Its tough being an accidental time traveller. Well, not that tough. Your biggest problem appears to be getting hold of some new clothes, though considering that in The Time Travellers Wife the average timeslip seems to be for about five minutes it seems unclear why all the breaking and entering is going on. Unless that is what turns our time traveller on. Which, it appears, seems to be the whole point of time travelling – just surviving. There are glib asides to the immutability of causality, though these rules are vaguely broken when necessary. There are moments when the twisting storylines leave you with various ages of Eric Bana, which should be annoying for his wife, but doesn’t seem to be. In general the film of the Time Travellers Wife manages to explain how odd it would be to marry someone who accidentally slipped in time every now and then, it just doesn’t really convince that this story is taking place in anything but its own storybook universe. Which is clearly a pity, as there are a lot of good ideas in here, which almost come to fruition at the end, with time travel as a metaphor for memory. But it should all be so much better. Where is the sense of wonder and excitement of time travelling?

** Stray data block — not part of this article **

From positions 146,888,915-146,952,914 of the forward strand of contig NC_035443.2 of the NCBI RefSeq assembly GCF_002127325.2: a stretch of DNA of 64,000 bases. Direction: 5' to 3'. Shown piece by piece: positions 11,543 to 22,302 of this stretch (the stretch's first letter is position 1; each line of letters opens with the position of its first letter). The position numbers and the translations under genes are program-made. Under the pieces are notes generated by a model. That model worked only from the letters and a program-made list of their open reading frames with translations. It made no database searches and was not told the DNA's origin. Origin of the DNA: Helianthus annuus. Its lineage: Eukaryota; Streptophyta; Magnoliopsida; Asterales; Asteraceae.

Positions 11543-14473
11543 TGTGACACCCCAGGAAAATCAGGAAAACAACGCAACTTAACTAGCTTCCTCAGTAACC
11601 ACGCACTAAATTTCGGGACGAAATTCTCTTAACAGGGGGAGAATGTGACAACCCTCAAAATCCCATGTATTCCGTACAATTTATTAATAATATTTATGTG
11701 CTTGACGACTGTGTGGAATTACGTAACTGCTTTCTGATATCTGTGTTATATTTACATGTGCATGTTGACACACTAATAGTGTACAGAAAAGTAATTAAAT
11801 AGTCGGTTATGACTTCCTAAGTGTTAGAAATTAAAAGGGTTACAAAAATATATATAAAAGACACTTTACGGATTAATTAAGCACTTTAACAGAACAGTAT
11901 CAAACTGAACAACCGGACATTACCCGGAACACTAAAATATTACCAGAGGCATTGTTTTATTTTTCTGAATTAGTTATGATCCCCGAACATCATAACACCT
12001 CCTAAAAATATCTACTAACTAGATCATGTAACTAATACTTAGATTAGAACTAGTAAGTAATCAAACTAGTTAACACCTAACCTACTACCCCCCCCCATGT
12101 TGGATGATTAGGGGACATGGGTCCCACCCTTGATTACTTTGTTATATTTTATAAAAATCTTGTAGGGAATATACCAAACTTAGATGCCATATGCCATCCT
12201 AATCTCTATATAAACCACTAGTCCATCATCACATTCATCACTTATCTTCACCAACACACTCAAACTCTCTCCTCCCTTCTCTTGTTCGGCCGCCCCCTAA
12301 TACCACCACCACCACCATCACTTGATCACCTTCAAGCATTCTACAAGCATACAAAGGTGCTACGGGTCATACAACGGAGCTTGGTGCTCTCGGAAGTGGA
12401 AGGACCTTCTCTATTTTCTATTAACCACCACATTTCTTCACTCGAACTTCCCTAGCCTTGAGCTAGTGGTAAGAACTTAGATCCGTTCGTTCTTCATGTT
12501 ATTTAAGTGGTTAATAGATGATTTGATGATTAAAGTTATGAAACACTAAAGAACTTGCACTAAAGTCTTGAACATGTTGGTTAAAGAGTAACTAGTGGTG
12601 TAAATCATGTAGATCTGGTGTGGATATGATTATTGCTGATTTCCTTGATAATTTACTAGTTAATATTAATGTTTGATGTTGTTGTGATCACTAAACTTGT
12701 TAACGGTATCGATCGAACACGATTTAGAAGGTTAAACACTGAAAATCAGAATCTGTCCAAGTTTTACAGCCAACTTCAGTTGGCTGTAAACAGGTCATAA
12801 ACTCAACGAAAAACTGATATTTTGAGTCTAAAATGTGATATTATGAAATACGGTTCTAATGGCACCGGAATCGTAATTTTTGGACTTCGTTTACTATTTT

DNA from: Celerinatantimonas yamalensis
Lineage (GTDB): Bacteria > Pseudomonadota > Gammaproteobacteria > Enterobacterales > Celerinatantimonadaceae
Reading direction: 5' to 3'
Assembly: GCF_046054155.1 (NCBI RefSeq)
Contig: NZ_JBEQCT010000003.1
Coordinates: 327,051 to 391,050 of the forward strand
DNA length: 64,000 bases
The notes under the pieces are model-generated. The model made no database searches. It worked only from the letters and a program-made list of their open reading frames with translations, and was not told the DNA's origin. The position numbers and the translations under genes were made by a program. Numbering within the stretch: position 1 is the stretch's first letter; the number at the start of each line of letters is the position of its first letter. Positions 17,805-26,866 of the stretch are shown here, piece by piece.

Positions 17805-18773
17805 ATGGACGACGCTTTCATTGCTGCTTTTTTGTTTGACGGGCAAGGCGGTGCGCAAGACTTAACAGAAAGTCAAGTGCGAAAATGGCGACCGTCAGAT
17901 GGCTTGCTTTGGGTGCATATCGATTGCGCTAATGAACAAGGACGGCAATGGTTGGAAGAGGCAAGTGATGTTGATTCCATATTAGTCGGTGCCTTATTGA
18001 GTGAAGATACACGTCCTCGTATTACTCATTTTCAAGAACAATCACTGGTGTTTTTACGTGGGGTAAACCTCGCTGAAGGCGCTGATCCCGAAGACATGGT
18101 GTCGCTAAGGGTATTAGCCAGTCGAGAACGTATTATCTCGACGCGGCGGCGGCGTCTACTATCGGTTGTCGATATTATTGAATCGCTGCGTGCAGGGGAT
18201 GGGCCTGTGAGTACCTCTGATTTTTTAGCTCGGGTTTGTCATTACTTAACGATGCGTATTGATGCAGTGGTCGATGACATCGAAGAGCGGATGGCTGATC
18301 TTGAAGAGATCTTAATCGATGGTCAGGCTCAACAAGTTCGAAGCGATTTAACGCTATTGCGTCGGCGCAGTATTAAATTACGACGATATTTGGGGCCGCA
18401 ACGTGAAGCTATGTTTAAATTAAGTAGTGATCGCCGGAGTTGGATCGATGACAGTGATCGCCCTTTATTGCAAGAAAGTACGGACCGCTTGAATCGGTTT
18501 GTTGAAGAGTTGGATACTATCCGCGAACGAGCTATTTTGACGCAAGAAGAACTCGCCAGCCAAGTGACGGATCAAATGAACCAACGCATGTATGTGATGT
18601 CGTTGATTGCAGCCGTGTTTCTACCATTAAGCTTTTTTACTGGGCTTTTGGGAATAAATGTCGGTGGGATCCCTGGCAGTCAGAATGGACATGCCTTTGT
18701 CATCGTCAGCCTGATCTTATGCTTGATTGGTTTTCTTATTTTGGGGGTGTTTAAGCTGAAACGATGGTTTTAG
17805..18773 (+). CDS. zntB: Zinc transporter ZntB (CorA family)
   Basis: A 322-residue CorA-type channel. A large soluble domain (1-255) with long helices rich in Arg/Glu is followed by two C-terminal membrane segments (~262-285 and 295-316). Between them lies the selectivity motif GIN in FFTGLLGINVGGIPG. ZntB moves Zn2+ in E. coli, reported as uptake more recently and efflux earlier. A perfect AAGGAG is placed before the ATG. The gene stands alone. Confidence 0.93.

It is in many ways a very different story to the one I imagined. I had seen the book around a lot but it had never really attracted me. But the jacket blurb mentions the non-sequential aspect of the relationship and the dropping in and out of the lead. What I imagined were large stretches of singlehood for the wife, and long periods of time travel. Instead the film presents a relatively conventional courtship, with the exception that the bride instigates and starts the relationship from what she has been told to do by a later version of him. Whilst the film wants you to be intrigued or confused by its stabs at tangled time tale telling, it is always rather simple with the good bits clearly remaining good from the book. But he is never seen working after the film starts, she has one of those “film jobs” (she is an artist). We get the lottery winning, which marks it out from the average time travel film, but it all seems rather inconsequential. A perfectly OK film, with something a lot better and more thought provoking (and funnier) hiding beneath.